PTSJ18 Day 14: Canterlot (Singapore) by Parcly Taxel

PTSJ18 Day 14: Canterlot (Singapore)

Parcly Taxel

27 December 2018 at 09:50:59 MST

Parcly Taxel: We had chosen the Hedistar Hotel because of its airport shuttle service, which would take about twenty minutes. We were effectively using the hotel as a bed-and-breakfast, like many other ponies who found one day to spare in Japan.

I woke up at 7:00 with the only curtains to the outside world drawn, thus creating a timeless and intimate environment often used by Saddle Arabian genies in their homes to encourage wishes. In reality, a dense fog was hugging the ground outside, limiting visibility to 100 m at most. Breakfast buffet was running downstairs with the usual assortment of local and foreign foods – luggage piled up in the adjacent concourse, liable to confusion, while ponies mostly speaking Thai ate away.

Spindle: The bed and the breakfast completed, we returned to our room to pack up one last time, squeezing everything we bought for Parcly's and Twilight's friends and my fellow windigos into whatever physical storage we had (most unicorns have a pocket dimension to carry items, but rummaging through many disjoint items can be a hassle). Parcly breathed deep on the shuttle bus, looking forward to her flight.

Parcly: My last views of Japan from the ground were a bridge followed by some toll-free roadways, blades of grass poking into thinly marked asphalt. Morning winds had dispersed the fog by now, leaving very clear skies of the sort seen in classic paintings of Mount Fuji and other natural wonders of the country. At the airport I bought some last-minute gifts for Hearth's Warming, including the Shiroi Koibito (白い恋人) biscuits from Hokkaido.

Spindle: Because we were now flying into stratospheric winds exceeding 300 km/h, seven hours separated us from our stop in Bangkok. Thailand's relationship with Japan has a sordid history: during the last great war, Japanese commanders forced prisoners from several conquered lands to build a railway through Thailand for transporting raw materials and weapons south into the Malay Peninsula. Thailand itself remained neutral, but tolerated the presence of those foreigners, something later generations would express a certain regret over.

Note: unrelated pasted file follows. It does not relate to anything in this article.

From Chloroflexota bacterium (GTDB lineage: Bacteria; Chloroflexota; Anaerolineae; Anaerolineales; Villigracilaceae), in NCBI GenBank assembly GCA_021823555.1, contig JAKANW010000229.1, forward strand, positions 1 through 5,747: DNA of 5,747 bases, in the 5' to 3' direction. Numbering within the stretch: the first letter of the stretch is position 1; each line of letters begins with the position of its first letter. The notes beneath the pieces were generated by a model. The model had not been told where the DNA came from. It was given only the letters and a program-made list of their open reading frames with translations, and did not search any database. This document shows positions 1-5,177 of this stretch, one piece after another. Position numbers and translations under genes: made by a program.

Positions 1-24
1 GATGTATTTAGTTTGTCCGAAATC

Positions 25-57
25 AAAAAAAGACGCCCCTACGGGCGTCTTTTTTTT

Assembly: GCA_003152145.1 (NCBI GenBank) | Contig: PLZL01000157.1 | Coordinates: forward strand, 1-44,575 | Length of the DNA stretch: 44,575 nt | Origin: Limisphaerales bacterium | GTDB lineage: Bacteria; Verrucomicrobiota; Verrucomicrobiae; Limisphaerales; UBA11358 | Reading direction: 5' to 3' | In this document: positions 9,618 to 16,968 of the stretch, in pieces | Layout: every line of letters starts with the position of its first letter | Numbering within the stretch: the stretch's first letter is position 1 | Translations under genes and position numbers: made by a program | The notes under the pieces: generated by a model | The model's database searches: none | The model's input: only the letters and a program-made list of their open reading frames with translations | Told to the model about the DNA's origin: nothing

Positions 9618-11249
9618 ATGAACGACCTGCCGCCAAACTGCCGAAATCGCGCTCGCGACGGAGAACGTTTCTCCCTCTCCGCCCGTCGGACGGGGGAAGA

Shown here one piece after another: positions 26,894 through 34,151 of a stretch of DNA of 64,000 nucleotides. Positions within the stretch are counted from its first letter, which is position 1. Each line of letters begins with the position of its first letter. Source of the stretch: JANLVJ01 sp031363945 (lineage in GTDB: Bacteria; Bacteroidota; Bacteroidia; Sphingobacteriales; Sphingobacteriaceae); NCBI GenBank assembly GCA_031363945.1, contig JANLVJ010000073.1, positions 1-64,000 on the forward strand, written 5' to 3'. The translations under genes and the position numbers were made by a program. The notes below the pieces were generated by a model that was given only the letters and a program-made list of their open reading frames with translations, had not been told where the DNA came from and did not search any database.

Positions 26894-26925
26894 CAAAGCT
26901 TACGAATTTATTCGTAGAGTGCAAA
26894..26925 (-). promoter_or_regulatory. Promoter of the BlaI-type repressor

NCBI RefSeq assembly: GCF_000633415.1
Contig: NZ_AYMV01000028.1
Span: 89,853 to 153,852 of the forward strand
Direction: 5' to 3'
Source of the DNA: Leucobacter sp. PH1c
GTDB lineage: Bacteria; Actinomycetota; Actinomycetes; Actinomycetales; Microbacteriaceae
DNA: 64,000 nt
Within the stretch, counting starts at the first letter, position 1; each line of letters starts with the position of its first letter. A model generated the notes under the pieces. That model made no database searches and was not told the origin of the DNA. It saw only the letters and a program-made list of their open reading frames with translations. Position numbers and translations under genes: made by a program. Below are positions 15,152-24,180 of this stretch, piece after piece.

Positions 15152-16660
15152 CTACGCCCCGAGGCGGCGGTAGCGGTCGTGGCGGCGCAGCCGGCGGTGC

Post-war, as Thais warmed up to tourism abroad, they found a rebuilt Japan fascinating and travelled there in droves, resulting in some shops supplying Thai guides in spite of the language's complexity. Past troubles have since been left behind, and ponies of one country visit the other freely.

Parcly: I had my lunch mid-flight, cooked by Pinkie and served up by Luna who teleported bite-size chunks straight into my mouth. During my meal I mulled over the Heisei Emperor's last birthday speech in which he spoke of the end of his era, an era literally meaning "achievement of stability", and a volatile world. He expressed optimism and hope for the future of his nation, through thick and thin.

I had much similar feelings about Japan too. The Emperor is, by definition, above the opinions of his subjects, so provides valuable, independent advice. Disasters and threats of all kinds had befallen the country over the past year, with great loss of life and property – the kanji of the year, 災, meant "disaster". Yet in all cases the ponies managed to pull through, sometimes in interesting ways.

Spindle: Resilience! That is the quality needed to thrive under adversity, not loyalty. The windigos, after retreating to frozen mountains when the pony tribes discovered their mutual friendship, devoted time to purer pursuits like temperature magic and astronomy, finding a place among the ponies as "sponges" for hatred and channelling that energy into useful or artistic work.

As we descended through the latitudes, those hurricane-force headwinds petered out, dissipating in Bangkok. No dilly-dallying with Kwankao this time around; we only spent one hour on the ground having dinner before departing for Canterlot.

Parcly: While the Bangkok/Tokyo trip time depended on a prevailing northeasterly wind helping or hindering with speed, this last section of my journey was rather unaffected by any wind. I proceeded without event, even falling into dreamspace for a few seconds at a time, but found my final destination to be louder and brighter than normal.

"Are they cheering my return? Is it… is it for me?"

Princess Luna: I assembled a full delegation of winter ponies and creatures to welcome her back to Canterlot. Bori the reindeer, Yona and Silverstream, as well as the windigo who inducted Spindle into their herd, Corannulene. Two night guards, Prince Pharynx, Princess Ember (for lighting a hearth), Rain Shine and even Whirlwind the Glaceon. Several ponies had gathered below out of curiosity.

When her hooves landed on the castle's balcony facing the Crystal Empire, Spindle darted to Corannulene and the two shared a hug in high spirits. Parcly knew her master was waiting, cantered towards me and bowed like a Japanese pony.

"I am your faithful genie, Luna, what is your wish?" she asked.

"I wish you, and all the creatures in Equestria, a very happy Hearth's Warming!"